New Delhi: A tea-seller who donates profits for education of slum children, a doctor couple who charge rupees one from patients and a retired IPS officer who set up a school for a Mahadalit community are among the ‘unsung heroes’ who were given the Padma awards this year.
A villager from Odisha who single-handedly toiled to carve out a three-km-long canal to bring mountain water to irrigate 100 acres of land and a German who looks after 1,200 sick, old and injured cows in Mathura are also among the 112 people who were chosen by the government for the awards, Home Ministry officials said.
Devarapalli Prakash Rao, known as ‘chai bechne-wala guru’, has been providing education to slum children through the money earned from selling tea.
Rao, who has been working since the age of seven and suffers from lower torse paralysis, contributed half of his income in setting up and running a school – ‘Asha O Ashwasana’ – in Cuttack.
Doctor couple, Smita and Ravindra Kolhe has been serving the poor Korku tribals in the Naxalism-affected Bairagad in Melghat district of Maharashtra for the past three decades. They run a clinic and charge a negligible fees of rupees one and two and helped make Melghat a suicide-free zone for farmers.
Retired IPS officer Jyoti Kumar Sinha, who had served as secretary at the National Security Council Secretariat, has been providing education to children of the Mahadalit Musahar community post retirement in Bihar.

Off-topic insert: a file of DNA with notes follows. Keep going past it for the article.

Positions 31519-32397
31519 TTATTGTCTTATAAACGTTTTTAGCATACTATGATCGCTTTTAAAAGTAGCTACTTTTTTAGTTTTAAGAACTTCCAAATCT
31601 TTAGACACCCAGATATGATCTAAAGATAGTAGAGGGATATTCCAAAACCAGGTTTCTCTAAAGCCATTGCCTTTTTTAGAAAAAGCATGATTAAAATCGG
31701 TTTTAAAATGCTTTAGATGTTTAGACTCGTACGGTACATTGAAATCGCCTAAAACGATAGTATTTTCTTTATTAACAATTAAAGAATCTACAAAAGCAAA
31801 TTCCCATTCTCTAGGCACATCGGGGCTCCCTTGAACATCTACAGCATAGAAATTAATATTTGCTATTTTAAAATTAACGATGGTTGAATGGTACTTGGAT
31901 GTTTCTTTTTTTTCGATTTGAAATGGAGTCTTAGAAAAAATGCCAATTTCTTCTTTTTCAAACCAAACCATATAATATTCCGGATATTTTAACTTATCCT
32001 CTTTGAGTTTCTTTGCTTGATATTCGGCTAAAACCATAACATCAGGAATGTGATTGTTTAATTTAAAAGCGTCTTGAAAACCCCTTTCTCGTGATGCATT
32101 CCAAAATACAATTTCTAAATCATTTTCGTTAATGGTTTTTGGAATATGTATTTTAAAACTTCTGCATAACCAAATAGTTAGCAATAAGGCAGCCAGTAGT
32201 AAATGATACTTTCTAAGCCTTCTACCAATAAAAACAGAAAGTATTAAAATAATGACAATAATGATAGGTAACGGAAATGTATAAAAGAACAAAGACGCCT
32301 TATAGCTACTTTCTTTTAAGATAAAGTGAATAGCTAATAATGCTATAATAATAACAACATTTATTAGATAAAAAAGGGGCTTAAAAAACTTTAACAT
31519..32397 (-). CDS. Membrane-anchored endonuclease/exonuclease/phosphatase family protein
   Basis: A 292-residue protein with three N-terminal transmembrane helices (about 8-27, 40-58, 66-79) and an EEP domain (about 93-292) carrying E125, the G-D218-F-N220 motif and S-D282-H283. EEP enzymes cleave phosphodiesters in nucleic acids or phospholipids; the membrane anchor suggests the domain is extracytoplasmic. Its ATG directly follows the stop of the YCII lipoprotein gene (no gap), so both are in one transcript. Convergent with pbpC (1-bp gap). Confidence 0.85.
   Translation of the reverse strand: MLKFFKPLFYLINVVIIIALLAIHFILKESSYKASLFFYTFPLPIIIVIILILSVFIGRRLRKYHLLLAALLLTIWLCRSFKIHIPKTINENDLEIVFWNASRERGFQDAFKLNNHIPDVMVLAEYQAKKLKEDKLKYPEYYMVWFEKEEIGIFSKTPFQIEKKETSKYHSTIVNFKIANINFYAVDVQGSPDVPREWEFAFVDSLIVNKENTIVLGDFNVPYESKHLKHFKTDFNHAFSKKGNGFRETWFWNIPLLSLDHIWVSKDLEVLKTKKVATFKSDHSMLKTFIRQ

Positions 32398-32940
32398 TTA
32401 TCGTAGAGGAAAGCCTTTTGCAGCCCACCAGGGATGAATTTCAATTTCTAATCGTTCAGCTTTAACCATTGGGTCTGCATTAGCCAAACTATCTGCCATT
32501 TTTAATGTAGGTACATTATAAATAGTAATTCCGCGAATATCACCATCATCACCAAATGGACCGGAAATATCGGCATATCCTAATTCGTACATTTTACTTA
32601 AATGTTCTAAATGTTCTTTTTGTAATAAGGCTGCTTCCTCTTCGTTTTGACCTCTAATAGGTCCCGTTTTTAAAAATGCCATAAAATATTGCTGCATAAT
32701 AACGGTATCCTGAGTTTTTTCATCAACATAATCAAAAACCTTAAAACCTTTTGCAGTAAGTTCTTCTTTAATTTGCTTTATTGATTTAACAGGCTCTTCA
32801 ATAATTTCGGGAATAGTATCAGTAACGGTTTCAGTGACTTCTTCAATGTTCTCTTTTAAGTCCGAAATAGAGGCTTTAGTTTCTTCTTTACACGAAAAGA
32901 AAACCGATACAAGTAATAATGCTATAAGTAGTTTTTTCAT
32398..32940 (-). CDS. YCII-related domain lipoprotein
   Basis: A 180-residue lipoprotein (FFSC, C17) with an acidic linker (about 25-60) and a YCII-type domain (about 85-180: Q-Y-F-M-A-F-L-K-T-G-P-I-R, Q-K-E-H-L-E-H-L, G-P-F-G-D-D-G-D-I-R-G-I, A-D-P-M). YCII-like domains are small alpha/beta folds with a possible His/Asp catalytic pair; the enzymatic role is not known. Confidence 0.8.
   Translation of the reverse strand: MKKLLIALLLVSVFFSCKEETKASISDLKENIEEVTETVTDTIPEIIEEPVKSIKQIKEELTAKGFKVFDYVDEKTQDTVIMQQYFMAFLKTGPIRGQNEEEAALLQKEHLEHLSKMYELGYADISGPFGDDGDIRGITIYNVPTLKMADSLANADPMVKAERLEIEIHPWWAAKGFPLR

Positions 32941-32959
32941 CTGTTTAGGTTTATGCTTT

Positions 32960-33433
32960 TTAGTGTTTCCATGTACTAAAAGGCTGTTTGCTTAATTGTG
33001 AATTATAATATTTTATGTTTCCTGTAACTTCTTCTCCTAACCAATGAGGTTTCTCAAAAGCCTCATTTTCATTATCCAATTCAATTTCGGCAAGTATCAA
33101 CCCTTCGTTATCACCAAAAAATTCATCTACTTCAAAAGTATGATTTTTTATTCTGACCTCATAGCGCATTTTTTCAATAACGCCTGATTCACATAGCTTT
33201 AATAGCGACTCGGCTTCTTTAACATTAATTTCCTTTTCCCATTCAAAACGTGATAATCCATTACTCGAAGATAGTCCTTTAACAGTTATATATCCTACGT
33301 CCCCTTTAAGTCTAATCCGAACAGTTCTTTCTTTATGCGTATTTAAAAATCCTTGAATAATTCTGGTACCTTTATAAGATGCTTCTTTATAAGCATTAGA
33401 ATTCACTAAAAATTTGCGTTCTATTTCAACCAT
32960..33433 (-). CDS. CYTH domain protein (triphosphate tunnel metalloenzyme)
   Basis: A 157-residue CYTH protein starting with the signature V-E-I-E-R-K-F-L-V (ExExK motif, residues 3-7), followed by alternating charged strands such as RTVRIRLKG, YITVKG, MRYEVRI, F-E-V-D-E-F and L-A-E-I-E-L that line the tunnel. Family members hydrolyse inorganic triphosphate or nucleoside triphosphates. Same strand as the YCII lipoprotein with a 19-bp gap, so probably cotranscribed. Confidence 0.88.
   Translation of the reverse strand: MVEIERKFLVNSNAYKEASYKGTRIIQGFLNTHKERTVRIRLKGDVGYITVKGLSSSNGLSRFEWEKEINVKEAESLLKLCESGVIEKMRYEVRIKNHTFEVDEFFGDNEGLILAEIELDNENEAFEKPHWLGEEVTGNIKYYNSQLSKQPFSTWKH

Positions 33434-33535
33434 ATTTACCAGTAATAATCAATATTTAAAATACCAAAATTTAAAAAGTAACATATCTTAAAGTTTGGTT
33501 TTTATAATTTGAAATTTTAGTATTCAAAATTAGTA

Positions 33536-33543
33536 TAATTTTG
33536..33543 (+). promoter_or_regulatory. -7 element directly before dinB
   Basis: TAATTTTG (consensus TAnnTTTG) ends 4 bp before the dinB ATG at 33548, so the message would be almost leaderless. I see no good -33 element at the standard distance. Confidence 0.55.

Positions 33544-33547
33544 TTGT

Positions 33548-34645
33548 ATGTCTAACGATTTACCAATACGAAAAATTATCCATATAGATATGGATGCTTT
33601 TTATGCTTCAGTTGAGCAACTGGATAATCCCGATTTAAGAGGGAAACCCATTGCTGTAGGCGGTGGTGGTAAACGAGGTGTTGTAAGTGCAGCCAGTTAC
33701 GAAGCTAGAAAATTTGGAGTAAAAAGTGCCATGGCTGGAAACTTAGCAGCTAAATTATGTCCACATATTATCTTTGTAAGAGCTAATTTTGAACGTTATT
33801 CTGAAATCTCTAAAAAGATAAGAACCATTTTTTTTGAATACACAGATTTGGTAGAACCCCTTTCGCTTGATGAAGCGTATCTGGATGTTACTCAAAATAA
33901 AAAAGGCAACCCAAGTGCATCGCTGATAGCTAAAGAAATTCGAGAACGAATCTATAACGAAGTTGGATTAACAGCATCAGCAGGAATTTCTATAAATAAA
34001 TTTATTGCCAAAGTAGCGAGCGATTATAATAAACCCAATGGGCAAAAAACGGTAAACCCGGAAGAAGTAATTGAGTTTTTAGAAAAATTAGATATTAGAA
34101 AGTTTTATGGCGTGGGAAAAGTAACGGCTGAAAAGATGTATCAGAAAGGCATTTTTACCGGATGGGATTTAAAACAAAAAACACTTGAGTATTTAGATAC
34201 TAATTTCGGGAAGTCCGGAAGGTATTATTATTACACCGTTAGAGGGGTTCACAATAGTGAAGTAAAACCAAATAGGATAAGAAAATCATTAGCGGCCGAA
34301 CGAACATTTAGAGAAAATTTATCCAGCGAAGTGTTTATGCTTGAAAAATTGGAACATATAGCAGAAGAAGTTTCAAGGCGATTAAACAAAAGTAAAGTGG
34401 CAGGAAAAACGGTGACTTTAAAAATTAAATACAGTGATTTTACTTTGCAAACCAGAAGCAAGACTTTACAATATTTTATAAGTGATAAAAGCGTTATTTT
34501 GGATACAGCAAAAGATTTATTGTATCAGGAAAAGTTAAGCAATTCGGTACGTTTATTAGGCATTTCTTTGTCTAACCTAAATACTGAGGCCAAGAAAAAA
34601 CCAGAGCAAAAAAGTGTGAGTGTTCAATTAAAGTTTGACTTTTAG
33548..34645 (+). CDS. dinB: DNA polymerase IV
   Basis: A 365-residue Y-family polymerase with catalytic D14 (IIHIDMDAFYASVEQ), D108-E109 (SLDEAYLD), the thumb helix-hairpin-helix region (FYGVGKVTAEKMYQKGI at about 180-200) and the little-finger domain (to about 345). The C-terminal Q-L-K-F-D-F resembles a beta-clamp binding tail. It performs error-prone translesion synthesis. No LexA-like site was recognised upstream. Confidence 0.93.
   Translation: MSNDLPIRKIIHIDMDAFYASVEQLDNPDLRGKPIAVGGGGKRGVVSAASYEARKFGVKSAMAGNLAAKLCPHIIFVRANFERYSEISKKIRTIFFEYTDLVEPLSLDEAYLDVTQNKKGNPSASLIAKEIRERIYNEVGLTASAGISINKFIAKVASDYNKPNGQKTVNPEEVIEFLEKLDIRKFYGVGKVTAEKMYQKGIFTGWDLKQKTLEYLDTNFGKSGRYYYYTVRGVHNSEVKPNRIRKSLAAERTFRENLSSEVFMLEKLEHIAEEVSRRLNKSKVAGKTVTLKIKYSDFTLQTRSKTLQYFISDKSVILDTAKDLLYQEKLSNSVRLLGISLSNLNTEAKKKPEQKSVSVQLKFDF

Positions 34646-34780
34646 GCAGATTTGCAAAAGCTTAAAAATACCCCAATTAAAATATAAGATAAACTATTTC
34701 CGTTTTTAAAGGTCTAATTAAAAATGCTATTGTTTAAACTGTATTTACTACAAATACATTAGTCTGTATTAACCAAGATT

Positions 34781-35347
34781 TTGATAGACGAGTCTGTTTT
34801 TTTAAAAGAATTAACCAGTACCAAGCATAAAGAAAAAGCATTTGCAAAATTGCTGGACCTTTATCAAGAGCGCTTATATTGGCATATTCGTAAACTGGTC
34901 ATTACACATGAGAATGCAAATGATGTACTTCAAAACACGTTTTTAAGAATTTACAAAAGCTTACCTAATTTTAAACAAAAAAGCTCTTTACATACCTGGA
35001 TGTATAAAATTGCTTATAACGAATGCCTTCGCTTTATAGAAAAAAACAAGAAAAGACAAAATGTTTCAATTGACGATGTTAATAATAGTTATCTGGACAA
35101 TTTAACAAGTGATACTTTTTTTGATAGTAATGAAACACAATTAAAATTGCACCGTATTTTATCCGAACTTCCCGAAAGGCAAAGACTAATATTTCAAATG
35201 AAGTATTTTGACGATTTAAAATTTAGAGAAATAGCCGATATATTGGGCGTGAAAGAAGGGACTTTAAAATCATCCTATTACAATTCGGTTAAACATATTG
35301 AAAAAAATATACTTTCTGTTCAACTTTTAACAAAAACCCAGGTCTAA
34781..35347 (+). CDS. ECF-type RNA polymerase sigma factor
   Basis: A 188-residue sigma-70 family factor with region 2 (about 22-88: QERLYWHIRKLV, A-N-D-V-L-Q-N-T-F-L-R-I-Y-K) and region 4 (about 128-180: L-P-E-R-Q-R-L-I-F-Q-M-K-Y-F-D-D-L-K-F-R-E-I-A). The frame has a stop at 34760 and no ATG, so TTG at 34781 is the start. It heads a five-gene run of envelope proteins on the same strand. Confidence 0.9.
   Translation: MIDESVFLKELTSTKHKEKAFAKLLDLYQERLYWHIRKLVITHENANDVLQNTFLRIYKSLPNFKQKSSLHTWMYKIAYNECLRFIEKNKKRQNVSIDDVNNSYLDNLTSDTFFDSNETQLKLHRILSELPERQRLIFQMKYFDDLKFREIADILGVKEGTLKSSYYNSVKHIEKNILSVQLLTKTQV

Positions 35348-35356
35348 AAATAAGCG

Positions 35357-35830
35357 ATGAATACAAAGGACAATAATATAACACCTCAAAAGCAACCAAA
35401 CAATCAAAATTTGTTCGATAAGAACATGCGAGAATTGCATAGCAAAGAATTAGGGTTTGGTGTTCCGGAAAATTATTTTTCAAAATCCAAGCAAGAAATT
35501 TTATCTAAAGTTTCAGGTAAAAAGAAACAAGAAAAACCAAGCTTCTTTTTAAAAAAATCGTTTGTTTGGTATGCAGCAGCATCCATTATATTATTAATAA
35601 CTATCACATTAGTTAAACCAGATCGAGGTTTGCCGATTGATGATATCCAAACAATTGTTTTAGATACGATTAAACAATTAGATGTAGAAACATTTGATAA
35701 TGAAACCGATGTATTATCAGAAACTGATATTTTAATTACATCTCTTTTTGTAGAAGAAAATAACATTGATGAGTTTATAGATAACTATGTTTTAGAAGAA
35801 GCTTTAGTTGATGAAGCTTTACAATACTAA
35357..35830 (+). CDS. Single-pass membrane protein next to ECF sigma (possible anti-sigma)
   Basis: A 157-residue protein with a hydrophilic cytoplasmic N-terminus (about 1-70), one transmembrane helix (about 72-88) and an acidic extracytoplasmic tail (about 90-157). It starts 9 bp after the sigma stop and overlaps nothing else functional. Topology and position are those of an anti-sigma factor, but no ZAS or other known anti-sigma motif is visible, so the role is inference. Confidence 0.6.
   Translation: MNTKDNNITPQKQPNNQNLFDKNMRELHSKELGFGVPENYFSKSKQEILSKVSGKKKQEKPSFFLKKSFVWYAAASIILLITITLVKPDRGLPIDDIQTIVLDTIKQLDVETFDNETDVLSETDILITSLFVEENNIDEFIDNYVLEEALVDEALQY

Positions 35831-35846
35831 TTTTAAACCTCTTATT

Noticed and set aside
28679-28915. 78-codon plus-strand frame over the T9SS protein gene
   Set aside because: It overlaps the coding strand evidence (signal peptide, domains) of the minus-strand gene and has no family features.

The Musahar community has a literacy rate of just three per cent and for them Sinha has set up an English medium residential school – ‘Shoshit Shoshit Samadhan Kendra’ — where 320 Musahar students are enrolled from classes 1 to 12.
Daitari Naik is called as ‘Canal Man of Odisha’ as he has single-handedly toiled to carve out a three km-long canal to bring mountain stream to water agriculture fields. Carved the canal with hoe and crowbar in four years, the water has reached 100 acres of land around Baitarni village, where there is no water shortage now.
Friederike Irina Bruning, is known as ‘gau mata ki aashraydaatri’ (one who gives shelter to cows) for her relentless work to look after 1,200 cows in her ‘gaushala’ in Mathura in Uttar Pradesh for the past 23 years.
She takes care of the homeless, abandoned, sick, blind and badly injured cows in her ‘gaushala which is managed through monthly expenses of Rs 22 lakh (for medicine, food, grain and salaries) received through rent from her properties in Berlin.
Among others is Saalumarada Thimmakka, a 106-year-old woman from Karnataka, who has single-handedly planted thousands of trees over 65 years, taking care of them as her children. She has been spreading awareness about deforestation.